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MAY-JUN 2017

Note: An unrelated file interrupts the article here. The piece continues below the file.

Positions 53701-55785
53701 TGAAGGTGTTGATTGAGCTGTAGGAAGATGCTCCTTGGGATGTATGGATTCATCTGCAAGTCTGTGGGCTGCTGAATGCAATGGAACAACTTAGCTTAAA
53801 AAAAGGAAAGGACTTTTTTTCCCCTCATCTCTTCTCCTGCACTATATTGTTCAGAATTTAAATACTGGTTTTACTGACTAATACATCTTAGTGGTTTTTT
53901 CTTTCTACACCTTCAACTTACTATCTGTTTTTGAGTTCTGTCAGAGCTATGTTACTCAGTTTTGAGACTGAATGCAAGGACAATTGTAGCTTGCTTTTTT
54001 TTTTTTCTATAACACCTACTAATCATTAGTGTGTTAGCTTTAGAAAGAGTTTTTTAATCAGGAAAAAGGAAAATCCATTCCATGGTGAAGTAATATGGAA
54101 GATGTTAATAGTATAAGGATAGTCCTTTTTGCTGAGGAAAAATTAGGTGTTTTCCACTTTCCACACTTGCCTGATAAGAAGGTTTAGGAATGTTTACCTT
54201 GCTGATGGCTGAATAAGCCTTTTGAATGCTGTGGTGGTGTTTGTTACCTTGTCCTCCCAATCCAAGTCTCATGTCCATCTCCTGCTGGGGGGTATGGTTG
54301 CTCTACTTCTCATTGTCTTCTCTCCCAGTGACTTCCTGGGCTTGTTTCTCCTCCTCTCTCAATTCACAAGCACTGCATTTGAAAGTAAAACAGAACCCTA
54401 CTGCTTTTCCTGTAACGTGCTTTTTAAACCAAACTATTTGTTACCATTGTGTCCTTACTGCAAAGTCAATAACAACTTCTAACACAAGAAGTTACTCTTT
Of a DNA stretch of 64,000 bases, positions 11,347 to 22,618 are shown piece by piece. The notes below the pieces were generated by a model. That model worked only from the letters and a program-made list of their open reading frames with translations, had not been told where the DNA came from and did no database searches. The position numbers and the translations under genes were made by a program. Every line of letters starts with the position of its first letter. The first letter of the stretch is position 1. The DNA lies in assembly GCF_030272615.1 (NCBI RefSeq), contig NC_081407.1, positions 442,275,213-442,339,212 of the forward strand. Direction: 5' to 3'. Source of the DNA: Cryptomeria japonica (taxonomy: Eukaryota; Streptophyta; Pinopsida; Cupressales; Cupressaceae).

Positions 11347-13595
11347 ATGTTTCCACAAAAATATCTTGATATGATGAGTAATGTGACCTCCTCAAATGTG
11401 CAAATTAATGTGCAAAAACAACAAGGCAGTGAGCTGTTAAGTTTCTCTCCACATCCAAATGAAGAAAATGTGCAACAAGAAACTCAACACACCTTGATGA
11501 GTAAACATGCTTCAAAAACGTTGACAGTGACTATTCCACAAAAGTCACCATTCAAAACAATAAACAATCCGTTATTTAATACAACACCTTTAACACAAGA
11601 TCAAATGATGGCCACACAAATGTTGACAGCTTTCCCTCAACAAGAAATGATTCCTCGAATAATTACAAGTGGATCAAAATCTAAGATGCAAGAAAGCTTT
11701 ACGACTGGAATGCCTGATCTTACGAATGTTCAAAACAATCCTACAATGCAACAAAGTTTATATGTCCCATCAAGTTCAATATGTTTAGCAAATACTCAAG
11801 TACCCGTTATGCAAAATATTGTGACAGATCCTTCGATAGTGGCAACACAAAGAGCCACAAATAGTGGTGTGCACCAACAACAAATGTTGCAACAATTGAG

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16 M A Y / J U N E 2 0 1 7 Mackinac to be what it is," said Ken Hayward, the hotel's executive vice president and managing director. The 1980 movie "Somewhere in Time" was filmed at the hotel, and just like Christopher Reeve did in the movie, visitors can enjoy stepping back in time. No automobiles are al- lowed on the island, so there's no traffic or congestion. People get around on foot, bicycle and horseback. Groups can rent bicycles and explore the island's coast or ride into town to get some of Mackinac's famous fudge. At the hotel, Jack's Livery offers horseback trail rides or horse-drawn carriage rides, with the option to drive your own one-horse buggy or rent a private livery with a driver. One carriage-tour option can carry up to 40 people per three-horse hitch and takes visitors to explore Fort Mackinac. Back at the hotel, guests can lounge by the pool, play croquet or bocce ball in the gar- den, or rock on the "world's largest front porch." Guests can take afternoon tea or dance with the big-band orchestra playing in the Terrace Room after dinner. "When people come, they're looking for something special; they're looking for a mem- ory," Hayward said. W W W . G R A N D H O T E L . C O M ISLAND OF HAWAII On the "Big Island" of Hawaii, Kilauea volcano, which has been erupting since 1983, has added about 500 acres of new land. It is one of the most active volcanoes in the world, and it has been more active than usual in recent weeks. "The volcano is the big headline; it's pretty much spewing," said Roxann Hendrick- son, vice president of experi- ence for Hawaii Meetings and Events. KapohoKine Adventures offers a slate of volcano tours, such as the several-mile lava expedition hike, which leads to the most current active erup- tion site, or helicopter tours, which allow people to soar high above it. Hawaii Meet- ings and Events recently took a group on a daylong excursion that included taking a helicop- ter from Kona International Airport to Hilo International Airport and then going to Ha- waii Volcanoes National Park, home to two active volcanoes: Kilauea and Mauna Loa, the world's largest shield volcano. Kilauea Visitor Center is often the first stop to get acquainted with the park, but the Thomas A. Jaggar Museum, built on the edge of Kilauea Caldera, offers views of the calde- ra and the main crater Halema'uma'u. A guide led Hendrickson's group on an easy walking tour, explaining the island's rare flora and fauna and delicate ecosystem. "The forest is absolutely quiet and beautiful, you can hear the birds singing and see rare plants, but the pièce de résistance is seeing the volcano and seeing the crater," she said. From the rocky moonscapes of the volcano, helicopters then flew the group to the lush green slopes on the island's west side, flying into the "long, narrow pinhole-type gorges — definitely not something you can access by foot," she said. The helicopters landed at a private spot and let passengers off to hike to a waterfall for a dip. W W W . H A W A I I M E E T I N G S . C O M DENALI NATIONAL PARK, ALASKA Denali National Park and Preserve is one of the National Park Service's largest units with 6 million acres — bigger than Vermont — and Denali, the 20,237-foot mountain for- merly known as Mount McKinley, is its centerpiece. A single winding road bisects the wilderness, but groups don't have to explore the park by bus or shuttle: Trains, planes and bikes are popular. Groups can take the Alaska Railroad straight into the park. When they Courtesy Florida Keys News Bureau Sunset Key Beach Courtesy Grand Hotel By Keith Burnett Mackinac Island Halema'uma'u

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